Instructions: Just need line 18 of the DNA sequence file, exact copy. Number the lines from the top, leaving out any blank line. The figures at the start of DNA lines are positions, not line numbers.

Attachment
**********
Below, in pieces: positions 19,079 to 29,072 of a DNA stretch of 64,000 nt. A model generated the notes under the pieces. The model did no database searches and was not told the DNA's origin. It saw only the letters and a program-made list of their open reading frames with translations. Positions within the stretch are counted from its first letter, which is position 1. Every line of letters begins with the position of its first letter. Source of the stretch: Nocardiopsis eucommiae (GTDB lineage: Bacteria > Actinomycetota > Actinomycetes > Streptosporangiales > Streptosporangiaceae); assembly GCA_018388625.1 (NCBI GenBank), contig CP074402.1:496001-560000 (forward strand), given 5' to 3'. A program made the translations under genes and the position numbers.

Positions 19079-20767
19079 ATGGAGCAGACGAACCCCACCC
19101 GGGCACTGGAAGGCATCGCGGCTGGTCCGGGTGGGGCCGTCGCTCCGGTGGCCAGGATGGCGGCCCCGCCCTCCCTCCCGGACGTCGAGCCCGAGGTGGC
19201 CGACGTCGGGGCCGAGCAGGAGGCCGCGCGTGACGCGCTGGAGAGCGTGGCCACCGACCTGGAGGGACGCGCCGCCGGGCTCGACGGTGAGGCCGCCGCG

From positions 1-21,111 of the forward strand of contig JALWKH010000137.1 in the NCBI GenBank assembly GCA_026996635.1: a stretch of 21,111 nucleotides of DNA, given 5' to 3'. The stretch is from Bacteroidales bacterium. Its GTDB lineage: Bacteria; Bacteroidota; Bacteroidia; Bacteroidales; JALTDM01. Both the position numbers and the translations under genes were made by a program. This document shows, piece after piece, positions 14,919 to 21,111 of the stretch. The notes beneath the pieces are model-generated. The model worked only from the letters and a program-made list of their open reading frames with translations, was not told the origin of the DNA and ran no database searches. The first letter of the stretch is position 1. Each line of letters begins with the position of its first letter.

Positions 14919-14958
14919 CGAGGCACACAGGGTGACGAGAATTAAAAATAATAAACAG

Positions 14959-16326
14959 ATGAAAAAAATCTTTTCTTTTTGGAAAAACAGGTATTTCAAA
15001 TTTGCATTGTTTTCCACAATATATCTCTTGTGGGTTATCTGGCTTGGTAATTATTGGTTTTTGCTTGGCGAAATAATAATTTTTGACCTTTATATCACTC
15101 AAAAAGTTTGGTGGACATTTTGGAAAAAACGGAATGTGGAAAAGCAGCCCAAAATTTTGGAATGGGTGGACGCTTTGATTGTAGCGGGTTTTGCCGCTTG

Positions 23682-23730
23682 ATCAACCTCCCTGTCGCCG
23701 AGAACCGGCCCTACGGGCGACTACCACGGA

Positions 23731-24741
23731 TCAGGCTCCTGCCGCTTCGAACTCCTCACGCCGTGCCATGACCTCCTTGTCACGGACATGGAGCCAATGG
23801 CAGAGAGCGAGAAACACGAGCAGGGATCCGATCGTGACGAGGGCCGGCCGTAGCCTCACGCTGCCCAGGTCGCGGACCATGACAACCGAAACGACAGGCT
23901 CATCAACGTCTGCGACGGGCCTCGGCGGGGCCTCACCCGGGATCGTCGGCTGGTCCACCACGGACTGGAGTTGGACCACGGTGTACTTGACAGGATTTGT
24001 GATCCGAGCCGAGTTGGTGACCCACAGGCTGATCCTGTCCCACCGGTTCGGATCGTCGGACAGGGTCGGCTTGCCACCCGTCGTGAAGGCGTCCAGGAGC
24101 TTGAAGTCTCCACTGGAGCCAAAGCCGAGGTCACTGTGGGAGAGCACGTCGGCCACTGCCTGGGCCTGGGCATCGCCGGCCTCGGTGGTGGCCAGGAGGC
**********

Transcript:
23801 CAGAGAGCGAGAAACACGAGCAGGGATCCGATCGTGACGAGGGCCGGCCGTAGCCTCACGCTGCCCAGGTCGCGGACCATGACAACCGAAACGACAGGCT